Part of what I wish to happen is to see the production of  daughter generation of the restocked Giant Clam. The juveniles has become matured and ready to breed.


It is now a matter of time,  these two blocks need to happen first, then it will serves as a catalyst within the conservation community, institutions and individuals that will potray another chapter of other conservation solutions.




Positive effects that have already been achieved, includes success effort in bringing back the Tridacna gigas population in Pulau Aur, Malaysia. Also, Pulau Aur, Malaysia where the project conservation took placed has been gazetted as research island in 2016. Therefore, number of tourist and all water activites were controlled rigidly to ensure minimal distruption to the conservation area. Through various awareness activites,  level of awareness to the islanders were rising up. To educate them the importance of giant clam conservation. Conserving giant clams can bring more sustainable income than clams in the pot in long run.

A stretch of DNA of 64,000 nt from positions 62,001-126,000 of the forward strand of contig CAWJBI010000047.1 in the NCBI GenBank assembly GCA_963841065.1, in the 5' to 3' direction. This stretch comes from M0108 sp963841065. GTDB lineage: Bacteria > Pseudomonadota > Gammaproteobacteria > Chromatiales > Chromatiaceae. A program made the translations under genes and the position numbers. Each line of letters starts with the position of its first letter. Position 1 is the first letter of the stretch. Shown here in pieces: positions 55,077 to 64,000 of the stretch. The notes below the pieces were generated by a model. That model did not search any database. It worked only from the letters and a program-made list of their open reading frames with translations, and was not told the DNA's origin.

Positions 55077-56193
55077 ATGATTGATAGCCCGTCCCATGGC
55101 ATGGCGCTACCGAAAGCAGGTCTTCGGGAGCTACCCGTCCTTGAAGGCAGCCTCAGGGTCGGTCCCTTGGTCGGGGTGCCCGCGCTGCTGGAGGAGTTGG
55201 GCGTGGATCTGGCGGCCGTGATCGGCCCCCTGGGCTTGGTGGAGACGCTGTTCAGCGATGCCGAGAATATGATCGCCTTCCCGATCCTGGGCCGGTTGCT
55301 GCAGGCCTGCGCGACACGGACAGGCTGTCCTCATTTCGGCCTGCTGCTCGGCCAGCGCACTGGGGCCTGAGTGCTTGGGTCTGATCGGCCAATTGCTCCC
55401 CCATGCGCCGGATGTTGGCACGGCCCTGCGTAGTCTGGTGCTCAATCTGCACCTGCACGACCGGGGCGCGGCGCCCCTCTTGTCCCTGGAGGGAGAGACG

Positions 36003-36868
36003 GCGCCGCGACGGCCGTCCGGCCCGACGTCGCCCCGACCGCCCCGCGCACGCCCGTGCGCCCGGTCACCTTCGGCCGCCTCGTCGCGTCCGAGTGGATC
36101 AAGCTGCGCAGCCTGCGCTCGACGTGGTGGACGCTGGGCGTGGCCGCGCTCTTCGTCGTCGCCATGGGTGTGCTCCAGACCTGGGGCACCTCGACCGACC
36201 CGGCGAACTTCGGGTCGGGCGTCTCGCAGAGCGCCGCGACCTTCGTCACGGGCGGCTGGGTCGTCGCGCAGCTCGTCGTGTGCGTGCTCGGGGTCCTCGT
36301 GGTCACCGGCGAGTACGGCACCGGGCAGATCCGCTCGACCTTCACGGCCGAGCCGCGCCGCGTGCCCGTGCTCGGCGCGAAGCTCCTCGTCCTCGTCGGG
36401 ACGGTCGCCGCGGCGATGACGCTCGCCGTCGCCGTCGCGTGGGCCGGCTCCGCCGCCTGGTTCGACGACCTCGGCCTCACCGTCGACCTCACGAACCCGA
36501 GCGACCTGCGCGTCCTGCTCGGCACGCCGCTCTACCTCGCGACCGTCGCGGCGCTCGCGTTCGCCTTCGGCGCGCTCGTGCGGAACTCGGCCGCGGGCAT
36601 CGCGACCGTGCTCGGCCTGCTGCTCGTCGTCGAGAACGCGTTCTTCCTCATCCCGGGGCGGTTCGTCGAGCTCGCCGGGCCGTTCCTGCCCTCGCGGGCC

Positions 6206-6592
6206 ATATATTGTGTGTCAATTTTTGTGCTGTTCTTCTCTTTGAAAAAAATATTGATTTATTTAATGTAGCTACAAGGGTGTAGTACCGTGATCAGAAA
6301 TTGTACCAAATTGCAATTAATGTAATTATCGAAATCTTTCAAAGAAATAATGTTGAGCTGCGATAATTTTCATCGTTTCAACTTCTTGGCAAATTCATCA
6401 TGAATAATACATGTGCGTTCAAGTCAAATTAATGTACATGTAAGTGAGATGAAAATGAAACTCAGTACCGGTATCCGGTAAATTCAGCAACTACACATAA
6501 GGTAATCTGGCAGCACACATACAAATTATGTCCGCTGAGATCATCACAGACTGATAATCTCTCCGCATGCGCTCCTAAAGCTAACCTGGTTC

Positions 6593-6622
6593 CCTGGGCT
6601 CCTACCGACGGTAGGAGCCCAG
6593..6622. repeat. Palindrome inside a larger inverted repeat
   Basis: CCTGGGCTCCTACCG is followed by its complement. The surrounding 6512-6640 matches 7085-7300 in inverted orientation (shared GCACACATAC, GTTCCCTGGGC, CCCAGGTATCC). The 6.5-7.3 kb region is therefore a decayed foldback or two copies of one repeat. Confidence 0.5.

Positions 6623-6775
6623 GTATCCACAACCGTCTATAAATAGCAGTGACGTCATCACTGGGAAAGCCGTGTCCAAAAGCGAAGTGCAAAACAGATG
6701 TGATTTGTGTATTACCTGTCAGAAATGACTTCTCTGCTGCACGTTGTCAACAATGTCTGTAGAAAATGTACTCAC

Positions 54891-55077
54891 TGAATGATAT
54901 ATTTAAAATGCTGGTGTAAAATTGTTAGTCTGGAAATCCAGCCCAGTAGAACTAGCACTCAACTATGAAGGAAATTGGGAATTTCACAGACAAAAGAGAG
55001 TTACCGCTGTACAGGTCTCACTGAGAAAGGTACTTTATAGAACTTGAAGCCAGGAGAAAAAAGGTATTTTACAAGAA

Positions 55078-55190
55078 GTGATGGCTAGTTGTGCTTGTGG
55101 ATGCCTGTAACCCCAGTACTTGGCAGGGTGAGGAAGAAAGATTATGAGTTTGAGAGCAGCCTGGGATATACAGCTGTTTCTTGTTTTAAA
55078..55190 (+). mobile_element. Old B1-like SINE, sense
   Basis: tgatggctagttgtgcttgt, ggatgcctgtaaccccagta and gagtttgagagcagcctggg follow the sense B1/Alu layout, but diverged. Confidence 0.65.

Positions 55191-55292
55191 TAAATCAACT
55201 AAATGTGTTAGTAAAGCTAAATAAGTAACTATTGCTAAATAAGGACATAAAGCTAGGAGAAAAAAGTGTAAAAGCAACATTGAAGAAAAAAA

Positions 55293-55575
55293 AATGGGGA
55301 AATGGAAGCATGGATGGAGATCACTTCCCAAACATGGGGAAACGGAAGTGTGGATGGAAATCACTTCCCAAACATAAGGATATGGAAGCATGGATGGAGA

Tridacna gigas is a massive, colouful shell animal and the largest molluscs in the world.  The size of its shell can reach up to one metre in length with a maximum weight up to 200 kg. In IUCN Red List, it is listed under Appendix II as vulnerable species. 


In Johor, USM and J-Biotech working together for this project . The conservation collaboration has began as early as  in 1998, where basic information on distribution and abundance of giant clams studies has been conducted. The purpose of giant clam restocking is to rebuild locally extinct populations. In 2012, a hatchery-produced Tridacna gigas from the Philippines have been restocked in Johor Islands. Due to small size of giant clams that are ranging from 5 to 10 cm, a first stage design comes up. A simple square cage with dimensions of 1m x 1m x 0.15m is made of PVC pipe, polyethylene net with mesh size of 1.5 cm. 30 individual clams were placed in each cage. The cages are being cleaned and checked thrice a year.